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To determine if a plant is sufficiently cold-hardy, the USDA created numbered zones indicating winter low temperatures; the lower the zone number the colder the winter.
LIGQP (1/4 Pound)
LIGLB (1 Pound)
|Common Name||Mountain Phlox|
|Botanical Name||Linanthus grandiflorus|
|Seed Life Cycle||Annuals|
|Light Requirements||Full Sun, Half Sun / Half Shade|
|Flower Color||Pink, White|
|Mature Height||12-24 inches tall|
|Bloom Time||Spring to summer|
|Coverage||1/4 lb covers 3,630 sq ft.
1 lb covers 14,520 sq ft.
|Seeds Per Pound||680,389|
|Soil Moisture||Dry, Average, Well Draining|
|Soil Type||Sandy Soil, Loamy Soil, Drought/Dry Soil|
|Native To||North America|
|Ideal Region||Southwest, West, Pacific Northwest|
|Zones||6, 7, 8, 9|
|Is It Storable?||Yes - You can store your seed in any cool (not freezing) dry place that is not subject to extreme temperature variations.|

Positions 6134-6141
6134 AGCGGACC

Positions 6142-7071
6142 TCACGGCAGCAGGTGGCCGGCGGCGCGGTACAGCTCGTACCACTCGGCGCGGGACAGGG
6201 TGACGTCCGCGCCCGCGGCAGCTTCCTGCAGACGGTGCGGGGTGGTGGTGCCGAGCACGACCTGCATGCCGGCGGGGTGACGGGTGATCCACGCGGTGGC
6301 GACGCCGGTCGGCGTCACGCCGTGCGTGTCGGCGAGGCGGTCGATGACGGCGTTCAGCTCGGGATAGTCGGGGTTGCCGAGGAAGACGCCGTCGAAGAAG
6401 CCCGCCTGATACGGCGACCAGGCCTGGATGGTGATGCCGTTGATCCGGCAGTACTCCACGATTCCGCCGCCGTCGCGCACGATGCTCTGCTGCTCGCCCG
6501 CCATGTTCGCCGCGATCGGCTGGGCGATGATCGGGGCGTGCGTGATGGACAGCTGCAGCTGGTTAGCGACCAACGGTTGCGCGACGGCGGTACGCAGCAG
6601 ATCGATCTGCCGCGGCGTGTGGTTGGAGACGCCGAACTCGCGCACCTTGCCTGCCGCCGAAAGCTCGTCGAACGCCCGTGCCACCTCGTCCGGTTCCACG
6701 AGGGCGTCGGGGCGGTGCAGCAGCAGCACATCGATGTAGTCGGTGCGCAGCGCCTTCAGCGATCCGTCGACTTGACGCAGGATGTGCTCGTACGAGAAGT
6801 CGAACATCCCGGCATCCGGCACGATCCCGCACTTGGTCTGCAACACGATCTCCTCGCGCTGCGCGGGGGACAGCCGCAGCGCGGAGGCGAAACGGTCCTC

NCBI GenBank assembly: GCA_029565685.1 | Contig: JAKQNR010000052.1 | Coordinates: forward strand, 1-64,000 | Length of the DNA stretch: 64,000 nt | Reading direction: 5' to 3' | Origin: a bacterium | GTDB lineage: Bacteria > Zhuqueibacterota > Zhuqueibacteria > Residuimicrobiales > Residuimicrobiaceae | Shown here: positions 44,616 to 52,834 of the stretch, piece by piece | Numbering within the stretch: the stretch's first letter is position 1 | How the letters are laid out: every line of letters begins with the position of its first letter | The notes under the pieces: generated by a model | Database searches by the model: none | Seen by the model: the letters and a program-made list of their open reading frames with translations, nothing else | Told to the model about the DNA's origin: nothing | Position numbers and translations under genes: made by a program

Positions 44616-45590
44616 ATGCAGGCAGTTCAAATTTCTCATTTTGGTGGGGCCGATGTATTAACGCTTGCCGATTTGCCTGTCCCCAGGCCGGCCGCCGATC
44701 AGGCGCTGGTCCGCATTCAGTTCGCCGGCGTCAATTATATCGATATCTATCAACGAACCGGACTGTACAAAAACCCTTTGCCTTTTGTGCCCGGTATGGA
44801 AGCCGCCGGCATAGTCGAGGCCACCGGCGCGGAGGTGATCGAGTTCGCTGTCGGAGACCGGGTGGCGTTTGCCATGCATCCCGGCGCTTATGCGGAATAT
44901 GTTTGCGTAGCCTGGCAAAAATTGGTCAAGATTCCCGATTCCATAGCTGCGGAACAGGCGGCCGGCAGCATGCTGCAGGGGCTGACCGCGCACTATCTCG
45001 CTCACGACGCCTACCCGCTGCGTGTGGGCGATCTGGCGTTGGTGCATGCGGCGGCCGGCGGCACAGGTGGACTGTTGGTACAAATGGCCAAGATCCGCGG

|Neonicotinoid-Free||Yes - Learn More|
|Ships to Hawaii, Alaska & Canada||Yes|
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Comments about American Meadows Mountain Phlox Seeds:
I planted Mountain Phlox seed directly outdoors in March in large containers. When the temperatures warmed in April, the Mountain Phlox wildflower seeds began to germinate and established quickly into early blooming plants. They were planted in partial shade and provided a profusion of white blooms for several weeks. They have now succumb to the summer heat of Alabama. They probably would do best in an area that has a cool and moist climate in the summer.
To determine if a plant is sufficiently cold hardy, the USDA created numbered zones indicating winter low temperatures; the lower the zone number the colder the winter.
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